08 Dec WHEN THE DEAL GOES BAD…COMMERCIAL CONSIDERATIONS IN DEBT RECOVERY
The current economic climate has, among other things, resulted in a number of people and businesses experiencing cash flow issues or, being simply unable to settle their debts. These circumstances tend to be ripe for litigation as patience withers, tempers flare, mistrust between business partners thrives and anxiety about potential bad debts and their consequences for the creditor becomes all consuming. As such, debt recovery litigation grows exponentially but, as with all things in life, it is not as simple as it appears.
Two parties enter into an agreement for services. This agreement may either be written or constituted by a series of discussions and/or oral agreement or both. The parties have identified what services are to be provided and the payment for same. Services are duly provided as agreed by one contracting party, however the other party reneges on its obligations and fails to make payment to the other within the stipulated agreed time. Despite promises to pay, there are no payments forthcoming.
What should you do?
If you are the creditor, you may be thinking your only option is to file a law suit. However, the most effective solution to recover debt many not necessarily be to launch into legal proceedings. Details such as the history of the relationship between the parties, the debtors’ economic viability and the potential for continuing the economic relationship between the parties as it relates to future projects are just some of the considerations. For example, if the parties have a long-standing, amiable commercial relationship, it may not be in anyone’s best interest to commence claim proceedings as this may undoubtedly dampen any cordiality between the parties and could effectively end a mutually beneficial commercial relationship. In these circumstances, the tone and message of any communication either by the creditor or his attorney to the debtor becomes crucial in not only resolving the debt issue but preserving the relationship between the parties if this is an outcome considered desirable by the party pursuing the debt.
Prior to filing a claim in Court and becoming a litigant, there are some other issues that may warrant some further consideration by you and discussion with your attorney at law. This includes whether the debtor has the finances to pay the debt owed. In this regard, if the debtor has a number of creditors seeking payment of debts and is practically insolvent, bankrupt or has no assets, it may not be worth pursuing legal action against him.
You may also want to consider whether there is a genuine dispute over the facts, and whether the evidence to support your claim is strong. If your claim is unsuccessful, you will have to pay the legal costs of the other party in addition to the costs of your own attorney.
Furthermore, wherever a debt recovery court action is commenced, there is a time limit on bringing it, which is 4 years from the date the debt first arose. This is known as the limitation period. Limitation periods can however, be extended in certain circumstances. This issue becomes particularly relevant in circumstances where recovery of the debt will become statute barred which means that recovery of the debt through order of the court is no longer possible.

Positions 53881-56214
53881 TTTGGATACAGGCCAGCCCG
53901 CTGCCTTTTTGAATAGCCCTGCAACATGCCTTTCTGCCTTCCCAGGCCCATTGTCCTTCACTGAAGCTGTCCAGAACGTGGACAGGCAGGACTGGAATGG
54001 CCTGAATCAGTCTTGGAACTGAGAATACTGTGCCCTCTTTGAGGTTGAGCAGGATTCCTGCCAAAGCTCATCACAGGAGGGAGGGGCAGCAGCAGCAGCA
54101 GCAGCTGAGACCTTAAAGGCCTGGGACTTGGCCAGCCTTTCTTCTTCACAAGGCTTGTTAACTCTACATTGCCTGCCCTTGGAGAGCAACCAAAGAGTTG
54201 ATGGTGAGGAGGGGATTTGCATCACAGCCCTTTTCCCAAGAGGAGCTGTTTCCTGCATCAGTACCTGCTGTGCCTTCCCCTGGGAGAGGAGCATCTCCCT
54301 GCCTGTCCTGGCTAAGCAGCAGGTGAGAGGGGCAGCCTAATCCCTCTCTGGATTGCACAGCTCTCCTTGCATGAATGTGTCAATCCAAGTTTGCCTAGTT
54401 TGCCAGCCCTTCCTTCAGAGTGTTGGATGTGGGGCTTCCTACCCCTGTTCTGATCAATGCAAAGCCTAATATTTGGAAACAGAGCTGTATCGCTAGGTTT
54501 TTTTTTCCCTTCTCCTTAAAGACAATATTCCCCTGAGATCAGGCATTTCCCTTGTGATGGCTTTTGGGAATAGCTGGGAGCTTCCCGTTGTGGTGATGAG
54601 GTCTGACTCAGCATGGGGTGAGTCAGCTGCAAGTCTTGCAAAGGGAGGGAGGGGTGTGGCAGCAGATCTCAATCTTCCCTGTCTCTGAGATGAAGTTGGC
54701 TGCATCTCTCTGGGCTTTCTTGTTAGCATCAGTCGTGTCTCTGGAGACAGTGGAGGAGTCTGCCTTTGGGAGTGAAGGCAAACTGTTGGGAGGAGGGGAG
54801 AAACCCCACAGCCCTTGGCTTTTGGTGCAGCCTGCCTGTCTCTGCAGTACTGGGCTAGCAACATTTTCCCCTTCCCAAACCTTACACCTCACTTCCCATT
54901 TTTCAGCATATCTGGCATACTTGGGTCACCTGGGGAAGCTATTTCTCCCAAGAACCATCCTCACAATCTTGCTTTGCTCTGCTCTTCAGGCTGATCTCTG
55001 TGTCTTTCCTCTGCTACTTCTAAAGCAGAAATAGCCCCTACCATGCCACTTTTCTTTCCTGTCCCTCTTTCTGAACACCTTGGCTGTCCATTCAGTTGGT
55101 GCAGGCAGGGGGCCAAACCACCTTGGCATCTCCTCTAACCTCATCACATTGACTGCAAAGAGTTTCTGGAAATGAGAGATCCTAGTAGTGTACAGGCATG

Quite often the aggrieved party finds themselves in a situation where they are hesitant to commence legal action given the relationship between the parties and the potential for future collaborations but unwilling to lose the opportunity to recover the debt that is owed.
In these circumstances, negotiation, mediation and even part-payment of the debt can resolve the issue.
The pre-action protocol letter
After discussing and considering the matter, your attorney may recommend issuing a ‘Pre-Action Protocol Letter’ to the debtor. A pre-action letter is not simply a letter stating that a debt is owed and demanding that the debtor resolves it. It is a letter sent in accordance with the pre-action protocols of the Civil Proceedings Rules, and among other things must stipulate a time frame by which there must be a formal response to the demand for payment, failing which, legal proceedings will be commenced.
Response to pre-action letter
In response to a letter of demand, a debtor may:
- pay the full amount owing
- present reasons why the debtor should not pay
- negotiate a compromise, for example, to make payment by instalments or part payment
- State whether it is prepared to enter into mediation or another alternative method of dispute resolution
- ask for more time to respond to the letter formally
- ignore the letter
- deny that any money is owed or respond to it in a way that is otherwise unsatisfactory to the creditor.
If the debtor fails to respond or to respond satisfactorily to the pre-action letter, then you may then want to consider proceeding with filing a claim in court.
Given the current economic climate, in many instances, debt recovery litigation is unavoidable as the only means of collecting on debt. However, before embarking on this step, a full appreciation of what this entails is recommended.
Disclaimer: This Document Provides General Guidance Only And Nothing In This Document Constitutes Legal Advice. Should You Require Specific Assistance, Please Contact Your Attorney-At-Law.
This Article was authored by Cherie Gopie, Partner at M. Hamel-Smith & Co. She can be reached at firstname.lastname@example.org.